IMP: Okay – when you’re a method actor – how do you play “yourself”? Is it playing the character of “Matt Cohen” or … how’s it done?
MATT: Well Its really just about playing into what people may think an actor is like in real life. I like to choose the negative stereotypes and take them to an extreme. I put myself in a head space of “Oh i am here on a set, and these people should full fill my every need” (that’s the method in it) which makes me come off as a complete prick!
IMP: You told me in Vancouver that you wanted to be in the film partly to work with Mandy again – what’s it like acting with your wife -when she’s playing someone completely different?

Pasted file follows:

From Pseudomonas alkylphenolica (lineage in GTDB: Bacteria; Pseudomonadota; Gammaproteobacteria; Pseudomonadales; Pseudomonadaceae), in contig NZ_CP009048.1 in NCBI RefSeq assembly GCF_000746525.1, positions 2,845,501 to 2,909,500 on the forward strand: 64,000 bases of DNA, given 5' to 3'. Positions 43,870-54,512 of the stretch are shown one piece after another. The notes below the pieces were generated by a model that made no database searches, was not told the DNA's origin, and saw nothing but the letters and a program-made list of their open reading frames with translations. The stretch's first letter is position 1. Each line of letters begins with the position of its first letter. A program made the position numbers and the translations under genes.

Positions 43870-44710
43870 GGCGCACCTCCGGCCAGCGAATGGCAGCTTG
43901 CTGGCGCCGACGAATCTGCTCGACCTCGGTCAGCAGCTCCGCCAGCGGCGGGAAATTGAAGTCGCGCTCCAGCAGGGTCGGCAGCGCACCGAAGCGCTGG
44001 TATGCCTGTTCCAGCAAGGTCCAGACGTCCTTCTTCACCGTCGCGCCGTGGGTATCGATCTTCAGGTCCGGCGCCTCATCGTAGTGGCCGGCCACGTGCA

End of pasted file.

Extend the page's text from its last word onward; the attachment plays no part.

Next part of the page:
MATT: I always feel extremely lucky to work with my very talented wife. As an actor I want to continue to learn and grow, and working with her allows me to do so.
IMP: What memory stands out for you from your time filming “Windsor Drive”?
MATT: The whole experience was a great pleasure I couldn’t possibly pick one.
IMP: Tell me – from what you’ve seen of the film, what will people take away from it once they’ve seen it?
MATT: I hope that the viewers are affected in someway whether it be positive or negative, just affected. I think that at the end of the day as long as the viewers are entertained in one way or another, that’s all I can hope for.
IMP: Your life is going in all kinds of directions: convention appearances, TV, Indie films, web shows, TV, boxing – what is it that keeps you going?
MATT: You only have one chance at this life!